In fluid dynamics, the Euler equations are a set of quasilinear hyperbolic equations governing adiabatic and inviscid flow. They are named after Leonhard Euler. The equations represent Cauchy equations of conservation of mass (continuity), and balance of momentum and energy, and can be seen as particular Navier–Stokes equations with zero viscosity and zero thermal conductivity. In fact, Euler equations can be obtained by linearization of some more precise continuity equations like Navier–Stokes equations in a local equilibrium state given by a Maxwellian. The Euler equations can be applied to incompressible and to compressible flow – assuming the flow velocity is a solenoidal field, or using another appropriate energy equation respectively (the simplest form for Euler equations being the c

Property Value
dbo:abstract
• In fluid dynamics, the Euler equations are a set of quasilinear hyperbolic equations governing adiabatic and inviscid flow. They are named after Leonhard Euler. The equations represent Cauchy equations of conservation of mass (continuity), and balance of momentum and energy, and can be seen as particular Navier–Stokes equations with zero viscosity and zero thermal conductivity. In fact, Euler equations can be obtained by linearization of some more precise continuity equations like Navier–Stokes equations in a local equilibrium state given by a Maxwellian. The Euler equations can be applied to incompressible and to compressible flow – assuming the flow velocity is a solenoidal field, or using another appropriate energy equation respectively (the simplest form for Euler equations being the conservation of the specific entropy). Historically, only the incompressible equations have been derived by Euler. However, fluid dynamics literature often refers to the full set – including the energy equation – of the more general compressible equations together as "the Euler equations". From the mathematical point of view, Euler equations are notably hyperbolic conservation equations in the case without external field (i.e. in the limit of high Froude number). In fact, like any Cauchy equation, the Euler equations originally formulated in convective form (also called usually "Lagrangian form", but this name is not self-explanatory and historically wrong, so it will be avoided) can also be put in the "conservation form" (also called usually "Eulerian form", but also this name is not self-explanatory and is historically wrong, so it will be avoided here). The conservation form emphasizes the mathematical interpretation of the equations as conservation equations through a control volume fixed in space, and is the most important for these equations also from a numerical point of view. The convective form emphasizes changes to the state in a frame of reference moving with the fluid. (en)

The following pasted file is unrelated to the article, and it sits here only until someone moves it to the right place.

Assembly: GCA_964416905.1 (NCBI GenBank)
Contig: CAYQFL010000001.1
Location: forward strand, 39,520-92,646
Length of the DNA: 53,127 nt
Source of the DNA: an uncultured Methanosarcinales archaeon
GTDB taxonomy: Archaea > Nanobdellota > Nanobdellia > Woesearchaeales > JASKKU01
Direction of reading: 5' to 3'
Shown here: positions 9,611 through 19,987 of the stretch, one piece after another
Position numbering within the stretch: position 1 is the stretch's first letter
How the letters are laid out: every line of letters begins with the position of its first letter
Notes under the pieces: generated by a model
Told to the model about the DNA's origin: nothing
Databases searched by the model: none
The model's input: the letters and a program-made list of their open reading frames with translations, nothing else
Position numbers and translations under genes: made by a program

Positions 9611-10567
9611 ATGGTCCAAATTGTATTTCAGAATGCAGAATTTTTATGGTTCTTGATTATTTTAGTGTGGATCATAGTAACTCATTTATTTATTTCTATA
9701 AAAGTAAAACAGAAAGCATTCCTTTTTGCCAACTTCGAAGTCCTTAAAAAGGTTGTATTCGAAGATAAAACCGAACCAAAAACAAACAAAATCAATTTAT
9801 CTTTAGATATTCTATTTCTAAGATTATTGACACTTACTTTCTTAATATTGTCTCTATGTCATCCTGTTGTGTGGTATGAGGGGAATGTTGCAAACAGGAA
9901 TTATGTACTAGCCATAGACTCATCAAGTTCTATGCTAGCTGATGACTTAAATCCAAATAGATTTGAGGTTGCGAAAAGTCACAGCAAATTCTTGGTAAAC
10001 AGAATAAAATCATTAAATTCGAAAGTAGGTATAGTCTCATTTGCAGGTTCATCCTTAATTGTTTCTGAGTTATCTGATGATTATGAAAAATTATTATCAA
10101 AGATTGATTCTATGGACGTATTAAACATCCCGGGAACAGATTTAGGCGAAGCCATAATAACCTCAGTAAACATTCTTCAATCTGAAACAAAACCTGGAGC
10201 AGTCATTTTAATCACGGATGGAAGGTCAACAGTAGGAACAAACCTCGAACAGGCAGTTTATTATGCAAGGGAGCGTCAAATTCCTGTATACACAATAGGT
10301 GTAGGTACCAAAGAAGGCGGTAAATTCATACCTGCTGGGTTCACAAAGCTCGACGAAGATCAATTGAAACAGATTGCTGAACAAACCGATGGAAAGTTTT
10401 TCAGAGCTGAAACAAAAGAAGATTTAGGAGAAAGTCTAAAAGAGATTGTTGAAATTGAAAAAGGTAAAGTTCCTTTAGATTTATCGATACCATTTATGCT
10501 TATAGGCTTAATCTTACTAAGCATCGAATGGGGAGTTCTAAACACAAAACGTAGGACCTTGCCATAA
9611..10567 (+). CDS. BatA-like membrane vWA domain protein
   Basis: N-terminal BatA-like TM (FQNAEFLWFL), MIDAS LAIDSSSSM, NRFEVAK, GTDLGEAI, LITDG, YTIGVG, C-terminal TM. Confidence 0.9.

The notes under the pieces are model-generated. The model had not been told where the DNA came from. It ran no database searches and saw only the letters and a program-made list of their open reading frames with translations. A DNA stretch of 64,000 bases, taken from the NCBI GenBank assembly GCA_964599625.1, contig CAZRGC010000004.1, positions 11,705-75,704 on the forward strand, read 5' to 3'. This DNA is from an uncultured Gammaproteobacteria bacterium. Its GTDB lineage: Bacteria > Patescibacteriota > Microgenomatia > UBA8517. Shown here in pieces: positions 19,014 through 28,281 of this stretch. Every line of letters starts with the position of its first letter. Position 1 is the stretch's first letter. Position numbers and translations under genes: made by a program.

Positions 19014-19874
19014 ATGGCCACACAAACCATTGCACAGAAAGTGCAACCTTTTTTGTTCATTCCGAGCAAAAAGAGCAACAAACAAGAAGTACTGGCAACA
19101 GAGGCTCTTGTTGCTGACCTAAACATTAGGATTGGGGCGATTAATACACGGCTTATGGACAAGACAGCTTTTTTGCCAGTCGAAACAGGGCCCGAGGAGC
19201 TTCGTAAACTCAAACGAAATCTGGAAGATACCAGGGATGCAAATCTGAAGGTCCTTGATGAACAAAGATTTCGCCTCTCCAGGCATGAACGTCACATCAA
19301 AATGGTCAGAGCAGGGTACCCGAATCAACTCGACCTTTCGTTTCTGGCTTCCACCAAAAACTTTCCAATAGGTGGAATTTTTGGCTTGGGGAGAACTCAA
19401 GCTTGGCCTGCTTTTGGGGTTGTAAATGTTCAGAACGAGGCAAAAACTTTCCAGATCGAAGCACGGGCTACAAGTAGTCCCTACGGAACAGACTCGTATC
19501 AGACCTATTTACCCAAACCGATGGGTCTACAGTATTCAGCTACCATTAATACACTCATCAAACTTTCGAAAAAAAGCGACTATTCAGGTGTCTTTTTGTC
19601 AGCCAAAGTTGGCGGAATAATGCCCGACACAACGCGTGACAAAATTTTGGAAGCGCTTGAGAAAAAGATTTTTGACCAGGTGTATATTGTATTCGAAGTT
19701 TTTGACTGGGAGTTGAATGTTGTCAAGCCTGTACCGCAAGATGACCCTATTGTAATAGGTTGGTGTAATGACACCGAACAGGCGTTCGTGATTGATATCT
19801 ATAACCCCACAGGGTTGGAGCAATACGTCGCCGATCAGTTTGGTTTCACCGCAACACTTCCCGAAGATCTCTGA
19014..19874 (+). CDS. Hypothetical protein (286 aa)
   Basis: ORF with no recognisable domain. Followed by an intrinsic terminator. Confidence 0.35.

dbo:thumbnail
dbo:wikiPageID
• 396022 (xsd:integer)
dbo:wikiPageRevisionID
• 742578464 (xsd:integer)
dct:subject
http://purl.org/linguistics/gold/hypernym
rdf:type
rdfs:comment
• In fluid dynamics, the Euler equations are a set of quasilinear hyperbolic equations governing adiabatic and inviscid flow. They are named after Leonhard Euler. The equations represent Cauchy equations of conservation of mass (continuity), and balance of momentum and energy, and can be seen as particular Navier–Stokes equations with zero viscosity and zero thermal conductivity. In fact, Euler equations can be obtained by linearization of some more precise continuity equations like Navier–Stokes equations in a local equilibrium state given by a Maxwellian. The Euler equations can be applied to incompressible and to compressible flow – assuming the flow velocity is a solenoidal field, or using another appropriate energy equation respectively (the simplest form for Euler equations being the c (en)
rdfs:label
• Euler equations (fluid dynamics) (en)
rdfs:seeAlso
owl:differentFrom
owl:sameAs
prov:wasDerivedFrom
foaf:depiction
foaf:isPrimaryTopicOf
is dbo:wikiPageRedirects of
is rdfs:seeAlso of
is foaf:primaryTopic of